This may or may not be for evil reasons – they may simply be innocently mistaken but genuine in their motivations – but whatever the reasons the guidance they give is false.
In the Star Wars series Luke’s Uncle Owen and Aunt Beru are decent individuals who care about their nephew and provide guidance with good intentions, but in doing so they are providing false guidance which could prevent the hero from achieving his destiny.
Unfortunately for them they go on to to pay the consequences of their false guidance by losing their lives.
7. R2D2 – The Herald
The archetypal Herald is a character who appears at the beginning of the hero’s journey and brings the ‘Call to Adventure’, a term coined by the aforementioned Joseph Campbell.
The ‘Call to Adventure’ is the message, signal or similar which tells the hero of the journey, quest or task which they must accomplish in order to fulfil their destiny.
In the first Star Wars film Princess Leia’s plea for help is played by the herald, R2D2, and it is this which sets the hero Luke off on his adventure.
Characters can, of course, fulfil more than one archetype in a story and we will come back to R2D2 later on.
8. Jabba the Hutt/Stormtroopers – Threshold Guardians
The archetypal threshold guardian is a character/set of characters who stands in the way of the hero making progress on their journey or quest.
In other words, they act as guards at the threshold of a key point in the hero’s journey and hinder their progress along the way, acting as a test which they must pass if they are to progress further.
There are a number of examples of these archetypes in the Star Wars series, but here we will consider two of them.
Firstly, Jabba the Hutt is a powerful crime lord in the Star Wars galaxy who threatens the freedom and life of the central protagonists and whom Luke must overcome in order to progress further in his adventure.
Secondly, the famed Stormstroopers must be overcome at many points in the series, with them slowing or redirecting the progress of the main protagonists but never completely stopping them.
9. Chewbacca – The Friendly Beast
A common archetype in Disney films, the friendly beast is most commonly an animal archetype and, though not traditionally so in the Star Wars films, Chewbacca fits the same mould.
The archetype symbolically demonstrates that nature is on the side of good.
Whilst not a central character who is essential to the story, the friendly beast that is Chewbacca enriches the story through his presence through the humour he brings to a dark tale and the loyalty he displays to the central characters.
The friendly beast usually possesses some traits that the central characters do not – for example, Chewbacca is larger and has a greater physical strength which comes in handy for his companions on many occasions.
He is also sensitive and compassionate, something unexpected given his appearance, and his qualities add a new dimension to the story which would not otherwise be present.
10. C-3PO – The Child
The most naive and child-like of all the characters in the Star Wars universe, C-3PO meets the child archetype in all ways except physically.
Despite his programmed computer intelligence, he does not understand the world in the way an adult does – his ‘brain’ does not make adult connections but instead processes information more like a child’s would.
He sees things in simple black and white rather than shades of grey.
His droid form makes him the eternal child, one who displays petulance, a self-centred nature, throws tantrums and complains when things do not go his way but who is ultimately good at heart and fiercely loyal to those he cares for.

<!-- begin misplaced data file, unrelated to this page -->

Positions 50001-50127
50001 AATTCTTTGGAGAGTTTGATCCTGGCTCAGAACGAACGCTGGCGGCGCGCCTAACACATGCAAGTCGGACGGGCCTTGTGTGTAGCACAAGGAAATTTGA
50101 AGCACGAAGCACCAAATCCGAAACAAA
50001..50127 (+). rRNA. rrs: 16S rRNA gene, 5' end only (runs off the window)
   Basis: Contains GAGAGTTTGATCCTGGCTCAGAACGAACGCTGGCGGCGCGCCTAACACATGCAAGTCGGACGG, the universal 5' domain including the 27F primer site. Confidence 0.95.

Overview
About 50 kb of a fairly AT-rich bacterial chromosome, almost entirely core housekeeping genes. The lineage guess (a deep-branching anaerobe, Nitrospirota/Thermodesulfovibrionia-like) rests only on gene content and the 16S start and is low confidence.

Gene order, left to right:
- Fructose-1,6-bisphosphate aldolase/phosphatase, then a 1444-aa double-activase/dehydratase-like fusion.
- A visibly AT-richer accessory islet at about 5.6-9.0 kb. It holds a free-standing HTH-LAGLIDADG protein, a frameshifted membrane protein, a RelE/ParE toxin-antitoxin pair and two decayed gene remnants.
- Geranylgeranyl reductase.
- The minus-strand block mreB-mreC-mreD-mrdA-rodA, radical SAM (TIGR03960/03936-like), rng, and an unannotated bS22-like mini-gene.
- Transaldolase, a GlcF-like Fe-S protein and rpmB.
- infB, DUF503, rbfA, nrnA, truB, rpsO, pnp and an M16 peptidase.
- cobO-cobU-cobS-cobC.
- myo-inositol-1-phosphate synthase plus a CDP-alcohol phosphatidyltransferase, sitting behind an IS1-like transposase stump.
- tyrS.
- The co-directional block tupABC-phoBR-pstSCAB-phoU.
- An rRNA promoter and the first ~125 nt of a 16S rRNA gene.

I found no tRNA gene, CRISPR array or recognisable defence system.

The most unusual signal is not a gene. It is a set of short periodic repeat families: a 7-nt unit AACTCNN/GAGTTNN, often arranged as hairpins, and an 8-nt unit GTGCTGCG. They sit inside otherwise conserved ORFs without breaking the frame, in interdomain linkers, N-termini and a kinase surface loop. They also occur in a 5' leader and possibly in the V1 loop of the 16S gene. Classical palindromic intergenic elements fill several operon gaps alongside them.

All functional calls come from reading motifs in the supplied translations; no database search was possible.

11. C-3PO and R2D2 – Fools/Loyal Companions/Underdogs
Both C-3PO and R2D2 fulfil multiple archetypes in the Star Wars series.
They act as archetypal ‘Fools’, the comedic foils for the far more serious characters and action going on around them who bring light relief to the viewer amidst the relentless action elsewhere.
Where others show courage and endurance they run and hide, but they do so in a funny manner which only endears them to the viewer.
As such they are also the archetypal underdogs, with everything seemingly against them and, in the case of C-3PO, everything always seeming to go wrong for him while R2D2 comes out unscathed.
Despite this they always make it through as the classic archetypal underdog does.
They are also archetypal loyal companions, forever at the side of the protagonists and willing to do whatever is needed by them.
12. Yoda – Trickster/Threshold Guardian/Oracle/Wise Old Man
The famous character of Yoda is another in the Star Wars series who embodies a number of different archetypes within one character.
On initial examination Yoda seems like the classic archetypal wise old man archetype, the older individual who serves the purpose of acting as an advisor and teacher to the central hero of the story. This is certainly true of Yoda but it is by no means all that he embodies.
In his first appearance Yoda acts as an archetypal trickster by tricking Luke into believing he is something he is not – a senile old swamp creature with nothing to offer him rather than the creature of vital importance which he actually represents.
It then becomes apparent that Yoda is also acting in the guise of an archetypal threshold guardian, albeit one with good rather than bad intentions, in his refusal to disclose his wisdom and secrets to the hero until they have proven themselves worthy of such information.
As such Luke must pass Yoda’s ‘test’ in order to secure the information he needs to progress further on his ‘hero’s journey’ – the information about his family and about the Force.
Finally, Yoda is also an archetypal oracle – one who can see past the present and into the future, with all the possibilities which it holds and how actions in the present may impact on this.